During the Maymester study abroad to Spain, we were able to visit multiple different types of farms throughout the country.

The first farm visit was a private Iberian Pork farm that we stopped at on our way from Madrid to Granada. The farm we visited was run by two brothers, one that oversees the farm aspect and one that oversees the production of food products. During the visit, we got to witness how a sustainable and environmentally friendly farm in Spain works. The pigs at this farm are fed by alternating between an organic feed and acorns. The acorns are produced by using designated bee colonies that are set out to help pollinate the acorn trees. When the acorn falls, it helps to fatten the pig up in order to produce the best quality of Iberian Pork. The pigs and cows at this farm seemed to actually love their owners, and they responded very well when called in for feeding. They also coexisted in the same fields together! After seeing the farm side of things, we went back to the main house, where once the pigs are slaughtered, they end up here for final production. The Iberian Pork that is produced from these pigs is cured in a drying room, where it is then sold for consumption. The drying room can hold over 100 legs of ham at a time! After our tour of the farm and curing room, the owners of this farm served us a delicious lunch that included a tasting of the different cuts of meat that their pigs produce.

The second farm visit was to a dairy cow farm outside of Granada. The tour of this farm allowed us to see the production process of milk, yogurt, and cheese. We got to see the baby calves, the milking process, and the storage of the cheeses. The most interesting thing I learned from this farm was that their cows produce around 30 liters of milk a day. After the tour of the farm, we got to sample cheeses of different ages. The texture of the cheeses ranged from tender to semi-cured to hard, depending on the age of the cheese. The harder the cheese, the more strong the flavor, and the longer it had been aged! I enjoyed getting to taste Spanish cheeses as they were very different in taste from typical American cheese.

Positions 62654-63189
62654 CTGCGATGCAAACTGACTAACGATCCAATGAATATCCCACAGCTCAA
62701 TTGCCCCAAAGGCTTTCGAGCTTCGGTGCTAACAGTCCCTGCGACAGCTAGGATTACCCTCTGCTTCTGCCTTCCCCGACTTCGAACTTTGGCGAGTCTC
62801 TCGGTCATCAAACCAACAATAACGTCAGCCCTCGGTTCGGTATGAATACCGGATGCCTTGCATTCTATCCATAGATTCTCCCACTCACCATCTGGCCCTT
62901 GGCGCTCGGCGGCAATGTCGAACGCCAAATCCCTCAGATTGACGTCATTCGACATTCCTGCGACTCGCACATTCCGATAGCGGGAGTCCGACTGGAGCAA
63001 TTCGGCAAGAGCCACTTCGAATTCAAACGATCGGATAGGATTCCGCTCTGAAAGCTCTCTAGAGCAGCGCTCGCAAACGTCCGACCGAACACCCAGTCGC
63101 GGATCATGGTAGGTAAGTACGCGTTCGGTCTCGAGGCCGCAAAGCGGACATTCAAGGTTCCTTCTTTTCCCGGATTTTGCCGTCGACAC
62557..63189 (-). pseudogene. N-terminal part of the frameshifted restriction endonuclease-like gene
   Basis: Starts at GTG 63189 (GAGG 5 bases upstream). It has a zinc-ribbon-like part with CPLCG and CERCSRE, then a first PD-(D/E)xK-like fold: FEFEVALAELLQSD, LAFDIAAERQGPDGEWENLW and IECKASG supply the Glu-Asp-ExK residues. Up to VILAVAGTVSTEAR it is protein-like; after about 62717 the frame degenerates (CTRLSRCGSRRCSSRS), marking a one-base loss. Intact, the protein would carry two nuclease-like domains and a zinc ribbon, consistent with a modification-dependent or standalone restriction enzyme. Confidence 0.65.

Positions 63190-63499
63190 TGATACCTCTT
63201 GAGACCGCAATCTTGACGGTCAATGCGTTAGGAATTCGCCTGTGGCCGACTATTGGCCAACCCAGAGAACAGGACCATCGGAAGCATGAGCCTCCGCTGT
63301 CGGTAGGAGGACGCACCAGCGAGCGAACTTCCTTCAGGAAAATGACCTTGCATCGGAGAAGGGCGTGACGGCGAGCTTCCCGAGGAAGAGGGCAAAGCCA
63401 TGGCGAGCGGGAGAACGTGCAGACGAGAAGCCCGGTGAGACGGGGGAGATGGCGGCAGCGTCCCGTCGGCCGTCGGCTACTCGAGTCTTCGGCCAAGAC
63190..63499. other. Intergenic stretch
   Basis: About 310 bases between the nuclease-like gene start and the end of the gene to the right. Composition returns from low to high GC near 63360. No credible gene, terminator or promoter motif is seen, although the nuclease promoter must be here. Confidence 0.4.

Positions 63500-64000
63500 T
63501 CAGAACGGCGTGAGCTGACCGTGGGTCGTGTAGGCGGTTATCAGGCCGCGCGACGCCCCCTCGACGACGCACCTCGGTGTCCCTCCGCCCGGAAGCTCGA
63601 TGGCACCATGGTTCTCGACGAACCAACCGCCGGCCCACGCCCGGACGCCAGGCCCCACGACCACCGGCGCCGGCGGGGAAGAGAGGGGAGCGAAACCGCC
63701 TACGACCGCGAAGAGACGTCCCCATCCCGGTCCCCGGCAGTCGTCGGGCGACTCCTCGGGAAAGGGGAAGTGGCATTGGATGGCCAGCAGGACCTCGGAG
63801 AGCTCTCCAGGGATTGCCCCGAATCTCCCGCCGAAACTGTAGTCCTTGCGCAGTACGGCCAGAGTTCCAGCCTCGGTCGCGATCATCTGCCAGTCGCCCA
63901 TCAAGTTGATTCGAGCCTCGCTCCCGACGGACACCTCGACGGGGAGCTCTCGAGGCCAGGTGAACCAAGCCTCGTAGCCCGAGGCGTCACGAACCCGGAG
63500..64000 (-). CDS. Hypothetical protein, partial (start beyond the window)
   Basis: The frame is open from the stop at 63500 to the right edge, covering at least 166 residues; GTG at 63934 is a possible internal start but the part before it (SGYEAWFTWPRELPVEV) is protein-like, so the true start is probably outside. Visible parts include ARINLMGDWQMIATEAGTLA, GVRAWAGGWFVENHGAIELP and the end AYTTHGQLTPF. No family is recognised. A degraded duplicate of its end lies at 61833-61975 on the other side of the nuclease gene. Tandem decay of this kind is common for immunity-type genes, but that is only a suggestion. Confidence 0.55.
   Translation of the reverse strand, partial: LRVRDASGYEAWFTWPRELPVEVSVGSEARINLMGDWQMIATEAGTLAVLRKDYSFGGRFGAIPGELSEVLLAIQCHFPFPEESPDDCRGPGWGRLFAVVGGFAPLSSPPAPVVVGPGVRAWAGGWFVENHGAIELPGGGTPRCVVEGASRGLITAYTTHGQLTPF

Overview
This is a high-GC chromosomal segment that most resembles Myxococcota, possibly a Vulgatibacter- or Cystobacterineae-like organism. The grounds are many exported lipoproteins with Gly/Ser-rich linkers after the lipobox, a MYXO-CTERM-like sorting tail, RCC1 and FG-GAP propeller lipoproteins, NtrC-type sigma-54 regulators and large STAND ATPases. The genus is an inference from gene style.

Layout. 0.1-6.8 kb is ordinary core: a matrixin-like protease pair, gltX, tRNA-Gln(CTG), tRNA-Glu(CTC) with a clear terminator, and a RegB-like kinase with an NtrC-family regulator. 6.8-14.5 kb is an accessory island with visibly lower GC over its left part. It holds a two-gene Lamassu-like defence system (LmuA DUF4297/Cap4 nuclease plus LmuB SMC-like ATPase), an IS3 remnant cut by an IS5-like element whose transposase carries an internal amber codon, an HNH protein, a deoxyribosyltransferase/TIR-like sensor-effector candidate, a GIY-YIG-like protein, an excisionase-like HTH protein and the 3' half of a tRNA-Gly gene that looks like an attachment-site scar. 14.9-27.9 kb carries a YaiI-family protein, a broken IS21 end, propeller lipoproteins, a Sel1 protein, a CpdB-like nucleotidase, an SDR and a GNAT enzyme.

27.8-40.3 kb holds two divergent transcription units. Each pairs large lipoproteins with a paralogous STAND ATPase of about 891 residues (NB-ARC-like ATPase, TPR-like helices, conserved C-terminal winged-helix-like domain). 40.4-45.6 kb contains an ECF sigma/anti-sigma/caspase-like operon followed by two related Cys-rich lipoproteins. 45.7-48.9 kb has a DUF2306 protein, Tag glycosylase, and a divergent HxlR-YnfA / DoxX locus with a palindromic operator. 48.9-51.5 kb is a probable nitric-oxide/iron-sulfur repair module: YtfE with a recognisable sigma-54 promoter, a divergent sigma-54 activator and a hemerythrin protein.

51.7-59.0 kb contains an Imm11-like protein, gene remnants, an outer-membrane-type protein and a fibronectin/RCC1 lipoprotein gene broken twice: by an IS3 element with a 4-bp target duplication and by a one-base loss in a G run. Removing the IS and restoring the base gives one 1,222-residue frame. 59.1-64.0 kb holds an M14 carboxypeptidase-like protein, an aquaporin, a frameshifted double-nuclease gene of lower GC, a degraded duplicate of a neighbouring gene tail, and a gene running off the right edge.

The third farm visit was to an olive oil farm outside of Granada, where we got to explore the acres of olive trees, see the production from olive tree to olive oil, and taste the different flavors of the final olive oil product. I was surprised at how easily the byproduct of the olive oil could be composted to use as feed on other farms and in other ways. My favorite part of the tour, besides seeing the stunning views of the countryside, was tasting the different types of olive oil they make. This specific olive oil plant, Quaryat Dillar, makes olive oil ranging in taste from mild to medium to intense. As we tasted the oil, we were instructed to let the flavor sit in our mouth for a few seconds before swallowing. This was supposed to allow us to taste more flavors. Once swallowing, the oil made a stinging sensation in the back of the throat that was stronger depending on the intensity of the oil. I personally liked the medium and intense flavors because they were spicier and stronger in flavor.

The fourth and final farm visit was to a goat farm near Malaga. When we first arrived, we got an introduction to the history and importance of making goat milk and goat cheese. After this we got to taste a few different kinds of goat cheese, which also varied in intensity and flavor depending on the age. After we learned about the process of making goat cheese and goat milk, we got to the best part of the tour, which was playing with the goats, specifically the baby goats! A few of the goats were shy at first, but they quickly warmed up to us, and almost all of them wanted to be held!